In Their Eyes Were Watching God, Janie battles to find Individualism within
herself. Janie, all her life, had been pushed around and told what to do and how to live
her life. She searched and searched high and low to find a peace that makes her whole
and makes her feel like a complete person. To make her feel like she is in fact an
individual and that she’s not like everyone else around her. During the time of ‘Their

Eyes’, the correct way to treat women was to show them who was in charge and who was
inferior. Men were looked to as the superior being, the one who women were supposed
to look up to and serve. Especially in the fact that Janie was an African American
women during these oppressed times. Throughout this book, it looks as though Janie
makes many mistakes in trying to find who she really is, and achieving the respect that
she deserves.

Living with her Grandmother and theWashburns’, Janie was surrounded and
raised with white children. She always believed that she was white herself, and that she
was no different than anybody else. As she was growing up, she was told what to do and
how to live by her grandmother. Janie’s grandmother planned her life out for her. She
told her that she must get married right away. “Yeah, Janie, youse got yo’ womanhood
on yuh. So Ah mout ez well tell yuh whut Ah been savin’ up for uh spell. Ah wants to
see you married right away.” Janie’s grandmother did want what was best for Janie, but
she basically told her what to do instead of letting her know what she wanted for her.

Janie’s grandmother told her exactly who she was going to marry and who she wasn’t
even to think about. “Whut Ah seen just now is plenty for me, honey, Ah don’t want no
trashy negro, no breath-and-britches, lak Johnny Taylor usin’ yo’ body to wipe his foots
on. Brother Logan Killicks, he’s a good man.......You answer me when Ah speak. Don’t
you set dere poutin’ wid me after all Ah done went through for you!” She is basically
telling Janie that she can’t marry Johnny Taylor, the one she is exploring her womanhood
with, the one she wants, and that she must marry Logan, for protection. Towards the end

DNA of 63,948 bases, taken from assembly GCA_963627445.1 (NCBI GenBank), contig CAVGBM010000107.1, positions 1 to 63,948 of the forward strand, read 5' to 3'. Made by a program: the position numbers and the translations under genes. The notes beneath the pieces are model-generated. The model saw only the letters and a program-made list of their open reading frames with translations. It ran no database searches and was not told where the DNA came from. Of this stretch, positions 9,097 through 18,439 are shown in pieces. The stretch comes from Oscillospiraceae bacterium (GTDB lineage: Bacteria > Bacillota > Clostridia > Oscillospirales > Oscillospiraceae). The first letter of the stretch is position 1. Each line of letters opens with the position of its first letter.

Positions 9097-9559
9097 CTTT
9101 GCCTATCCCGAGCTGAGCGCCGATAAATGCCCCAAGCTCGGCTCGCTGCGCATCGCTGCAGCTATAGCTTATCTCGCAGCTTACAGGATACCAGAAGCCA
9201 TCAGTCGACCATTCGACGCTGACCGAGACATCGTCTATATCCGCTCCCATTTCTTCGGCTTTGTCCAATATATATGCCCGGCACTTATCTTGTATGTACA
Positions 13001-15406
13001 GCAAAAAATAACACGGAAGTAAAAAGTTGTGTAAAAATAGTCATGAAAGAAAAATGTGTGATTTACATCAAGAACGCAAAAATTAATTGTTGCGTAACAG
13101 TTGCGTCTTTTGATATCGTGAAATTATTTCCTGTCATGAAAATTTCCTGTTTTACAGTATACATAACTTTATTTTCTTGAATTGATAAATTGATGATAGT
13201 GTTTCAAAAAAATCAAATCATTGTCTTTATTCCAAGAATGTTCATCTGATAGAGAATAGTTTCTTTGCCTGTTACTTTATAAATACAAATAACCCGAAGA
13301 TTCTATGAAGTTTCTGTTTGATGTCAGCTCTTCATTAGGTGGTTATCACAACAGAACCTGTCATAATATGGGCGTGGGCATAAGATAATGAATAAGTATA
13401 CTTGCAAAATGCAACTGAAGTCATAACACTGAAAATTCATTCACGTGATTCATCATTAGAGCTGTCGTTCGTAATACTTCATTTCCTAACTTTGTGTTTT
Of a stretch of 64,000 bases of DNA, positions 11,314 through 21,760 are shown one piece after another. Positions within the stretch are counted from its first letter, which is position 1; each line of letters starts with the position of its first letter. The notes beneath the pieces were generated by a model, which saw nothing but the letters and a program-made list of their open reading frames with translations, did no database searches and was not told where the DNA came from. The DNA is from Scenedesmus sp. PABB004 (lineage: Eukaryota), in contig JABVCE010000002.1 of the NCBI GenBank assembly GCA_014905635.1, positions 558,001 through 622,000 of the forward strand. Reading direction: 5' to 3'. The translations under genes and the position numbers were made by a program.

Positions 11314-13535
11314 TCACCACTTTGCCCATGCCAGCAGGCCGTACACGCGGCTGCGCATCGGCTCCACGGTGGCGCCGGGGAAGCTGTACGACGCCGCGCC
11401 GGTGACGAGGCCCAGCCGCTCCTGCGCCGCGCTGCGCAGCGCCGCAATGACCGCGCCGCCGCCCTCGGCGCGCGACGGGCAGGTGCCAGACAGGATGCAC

of the book, Janie resents her grandmother for “living” her life for her and planning her
future. To find out what will happen in a persons future, they need to live their life on
their own and not have it planned for them. They can’t be told how to live there lives in
order to succeed.

To succeed, we need to learn from our own mistakes, and live with the weight of
our decisions. This is exactly what Janie did in her marriage to Logan. She did as she
was told, or rather, expected to do. Janie didn’t want to marry Logan, but if it made her
grandmother happy, then by all means, why not give it a shot. If it meant that she’d be
secure. In her marriage to Logan, she found out that that’s not what she wanted. Janie
wanted love, happieness, comfort and enjoyment. She didn’t want her first marriage to
be like a prison sentence. “Did marriage end the cosmic loneliness of the unmated, did it
compel love like the sun the day?” This is asking if marriage made love for Janie as the
sun makes the day for the world. Is the basis of love marriage...just as the basis for day is
the sun. To Janie, this was not true. She did not feel as though she loved Logan, and
that’s all she really wanted. She didn’t want to be treated as the rest of the world was
treated. She wanted to be treated as an individual and not as a slave. She was a slave to
marriage. She didn’t want to be there, where there was no warmth.

Joe Starks stole Janie away from Logan. He saved her from the boringness of
their dull marriage. He woed her with his words of kindness. He promised her
happieness. “De day you puts yo’ hand in mine, Ah wouldn’t let de sun go down on us
single. You ain’t never knowed what it was to be treated lak a lady and Ah wants to be
de one tuh show yuh.” He wanted her to feel special, and be treated like she was
somebody.